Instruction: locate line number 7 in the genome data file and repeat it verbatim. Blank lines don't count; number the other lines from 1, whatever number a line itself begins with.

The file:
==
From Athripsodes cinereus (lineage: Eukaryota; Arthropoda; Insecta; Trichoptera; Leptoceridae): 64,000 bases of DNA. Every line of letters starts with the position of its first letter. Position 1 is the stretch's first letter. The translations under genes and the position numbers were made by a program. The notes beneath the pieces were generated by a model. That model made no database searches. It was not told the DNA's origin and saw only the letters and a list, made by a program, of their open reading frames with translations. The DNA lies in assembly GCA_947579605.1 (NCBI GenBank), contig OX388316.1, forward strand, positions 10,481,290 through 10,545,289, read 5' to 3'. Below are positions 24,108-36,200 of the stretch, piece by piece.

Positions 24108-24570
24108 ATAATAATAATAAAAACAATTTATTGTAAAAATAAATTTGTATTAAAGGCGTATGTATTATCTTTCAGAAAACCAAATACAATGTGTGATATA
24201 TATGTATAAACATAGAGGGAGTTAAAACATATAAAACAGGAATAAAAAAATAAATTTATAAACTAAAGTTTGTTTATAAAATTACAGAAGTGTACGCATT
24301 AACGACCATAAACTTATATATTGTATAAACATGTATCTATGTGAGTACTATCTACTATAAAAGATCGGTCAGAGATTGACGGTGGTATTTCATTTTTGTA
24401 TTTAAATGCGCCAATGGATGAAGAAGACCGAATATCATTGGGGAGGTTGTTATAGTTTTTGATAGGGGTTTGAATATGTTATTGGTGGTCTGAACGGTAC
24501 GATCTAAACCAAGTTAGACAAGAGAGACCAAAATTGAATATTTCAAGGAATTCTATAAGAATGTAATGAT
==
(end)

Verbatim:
24501 GATCTAAACCAAGTTAGACAAGAGAGACCAAAATTGAATATTTCAAGGAATTCTATAAGAATGTAATGAT